California mom arrested after toddler’s fentanyl overdose

California mom arrested after toddler’s fentanyl overdose

Police said Thursday that a California mother has been charged with child endangerment after her 3-year-old son died of a fentanyl overdose earlier this year.

On May 4, authorities received a call about a youngster in San Luis Obispo who was unresponsive, becoming blue, and not breathing. The fire department attempted to save the child’s life and transported him to the hospital, but he never regained consciousness and was pronounced dead that evening.

The child’s death was investigated by the San Luis Obispo police, who also conducted a toxicology report. The mid-June results indicated that the boy had a high level of fentanyl in his system, according to the police report.

Jennifer Mae Niemann, age 30, was the boy’s primary caregiver and was there at the time of his death, according to police reports. Police decided after a months-long investigation that her “actions permitted access to fentanyl, which directly led to the child’s death,” according to the report.

Authorities have not yet specified how the toddler ingested the prohibited chemical.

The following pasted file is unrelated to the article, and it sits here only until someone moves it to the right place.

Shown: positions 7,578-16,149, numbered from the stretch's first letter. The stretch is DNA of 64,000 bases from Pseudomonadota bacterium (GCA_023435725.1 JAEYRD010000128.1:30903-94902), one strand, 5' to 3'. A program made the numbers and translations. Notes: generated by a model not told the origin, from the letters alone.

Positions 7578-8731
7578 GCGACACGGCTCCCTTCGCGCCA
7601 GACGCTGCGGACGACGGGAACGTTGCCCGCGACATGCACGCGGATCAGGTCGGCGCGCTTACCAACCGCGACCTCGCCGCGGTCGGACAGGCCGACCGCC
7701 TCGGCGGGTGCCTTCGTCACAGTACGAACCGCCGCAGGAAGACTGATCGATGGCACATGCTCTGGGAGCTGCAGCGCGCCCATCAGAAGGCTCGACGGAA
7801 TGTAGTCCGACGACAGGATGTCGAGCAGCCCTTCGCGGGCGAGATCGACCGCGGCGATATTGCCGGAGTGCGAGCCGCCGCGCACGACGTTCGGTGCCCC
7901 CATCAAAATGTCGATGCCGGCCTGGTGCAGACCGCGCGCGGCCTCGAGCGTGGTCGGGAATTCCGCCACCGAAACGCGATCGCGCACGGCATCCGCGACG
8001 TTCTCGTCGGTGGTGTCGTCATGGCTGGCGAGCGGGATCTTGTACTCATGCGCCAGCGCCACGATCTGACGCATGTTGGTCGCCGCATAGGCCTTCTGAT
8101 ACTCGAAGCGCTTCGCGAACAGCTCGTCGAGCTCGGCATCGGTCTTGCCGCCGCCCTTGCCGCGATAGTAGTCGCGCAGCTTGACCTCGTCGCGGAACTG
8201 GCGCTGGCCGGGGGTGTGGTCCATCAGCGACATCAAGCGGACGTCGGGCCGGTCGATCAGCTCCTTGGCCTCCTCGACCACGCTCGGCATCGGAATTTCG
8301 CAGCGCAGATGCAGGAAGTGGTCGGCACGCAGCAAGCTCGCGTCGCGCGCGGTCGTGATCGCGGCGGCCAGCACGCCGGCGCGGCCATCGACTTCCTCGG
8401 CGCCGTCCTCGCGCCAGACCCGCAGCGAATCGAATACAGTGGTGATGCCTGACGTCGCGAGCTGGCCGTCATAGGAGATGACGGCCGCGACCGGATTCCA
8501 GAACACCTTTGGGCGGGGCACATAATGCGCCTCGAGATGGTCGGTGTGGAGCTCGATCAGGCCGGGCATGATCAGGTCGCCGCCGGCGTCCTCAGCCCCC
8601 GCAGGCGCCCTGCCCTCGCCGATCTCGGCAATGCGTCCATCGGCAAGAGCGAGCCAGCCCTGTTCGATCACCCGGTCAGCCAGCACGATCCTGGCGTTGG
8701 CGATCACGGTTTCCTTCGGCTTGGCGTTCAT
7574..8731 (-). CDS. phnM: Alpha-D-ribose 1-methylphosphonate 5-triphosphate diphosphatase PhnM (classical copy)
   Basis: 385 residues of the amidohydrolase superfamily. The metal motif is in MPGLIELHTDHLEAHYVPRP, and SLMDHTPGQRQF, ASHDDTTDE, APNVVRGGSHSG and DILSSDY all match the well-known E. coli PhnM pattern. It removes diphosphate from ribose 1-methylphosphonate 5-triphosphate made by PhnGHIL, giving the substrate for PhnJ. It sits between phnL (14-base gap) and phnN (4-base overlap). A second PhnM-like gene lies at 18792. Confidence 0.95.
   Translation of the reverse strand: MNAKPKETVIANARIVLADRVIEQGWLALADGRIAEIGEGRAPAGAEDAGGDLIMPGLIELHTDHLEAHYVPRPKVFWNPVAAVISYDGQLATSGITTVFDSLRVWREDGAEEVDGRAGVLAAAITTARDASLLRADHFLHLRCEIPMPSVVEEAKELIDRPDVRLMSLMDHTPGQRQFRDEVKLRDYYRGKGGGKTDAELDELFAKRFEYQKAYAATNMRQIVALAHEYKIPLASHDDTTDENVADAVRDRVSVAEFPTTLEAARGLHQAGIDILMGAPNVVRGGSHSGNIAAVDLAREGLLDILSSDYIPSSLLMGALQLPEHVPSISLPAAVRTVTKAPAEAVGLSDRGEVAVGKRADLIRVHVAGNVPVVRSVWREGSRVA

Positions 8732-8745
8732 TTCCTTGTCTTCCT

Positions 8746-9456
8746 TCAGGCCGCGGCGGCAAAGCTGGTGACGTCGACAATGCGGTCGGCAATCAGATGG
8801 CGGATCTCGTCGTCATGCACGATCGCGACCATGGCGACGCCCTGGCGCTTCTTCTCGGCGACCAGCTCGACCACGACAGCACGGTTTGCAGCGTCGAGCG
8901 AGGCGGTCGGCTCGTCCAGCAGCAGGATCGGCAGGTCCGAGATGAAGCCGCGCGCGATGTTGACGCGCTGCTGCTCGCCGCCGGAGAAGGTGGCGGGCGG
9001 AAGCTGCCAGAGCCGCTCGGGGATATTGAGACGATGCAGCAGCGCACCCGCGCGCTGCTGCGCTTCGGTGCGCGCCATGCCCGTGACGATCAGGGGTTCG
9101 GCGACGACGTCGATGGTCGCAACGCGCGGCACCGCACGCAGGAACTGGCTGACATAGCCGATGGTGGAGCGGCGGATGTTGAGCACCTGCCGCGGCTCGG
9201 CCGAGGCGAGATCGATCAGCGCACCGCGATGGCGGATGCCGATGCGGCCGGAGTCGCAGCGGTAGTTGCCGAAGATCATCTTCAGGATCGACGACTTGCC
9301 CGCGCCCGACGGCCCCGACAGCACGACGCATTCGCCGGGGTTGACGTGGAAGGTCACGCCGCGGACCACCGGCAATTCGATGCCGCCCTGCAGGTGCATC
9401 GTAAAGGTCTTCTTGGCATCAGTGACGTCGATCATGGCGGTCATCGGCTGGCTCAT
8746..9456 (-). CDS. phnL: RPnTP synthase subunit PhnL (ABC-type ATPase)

On November 8, police spotted Niemann in San Diego and arrested her.

She was returned to San Luis Obispo and booked into the county jail on four charges, including child endangerment with serious bodily injury, enhancement for causing serious bodily injury during the commission of a felony, possession of a controlled substance (methamphetamine), and possession of a controlled substance (heroin) (fentanyl).

The San Luis Obispo County Sheriff’s Office website states that Niemann’s bail has been set at $505,000.

The Centers for Disease Control and Prevention classify fentanyl as a synthetic opioid typically used to alleviate severe pain in cancer patients. It is between 50 and 100 times stronger than morphine.

Recent cases of fentanyl overdoses are most likely due to illicitly produced versions of the opioid that are sold on the black market, according to the CDC. According to the agency, it is frequently mixed with heroin or cocaine, sometimes without the user’s awareness, to “enhance its euphoric effects.”

According to the CDC, fentanyl-related deaths are on the rise, with 18 times more deaths from illicitly produced opioids in 2020 than in 2013.

 

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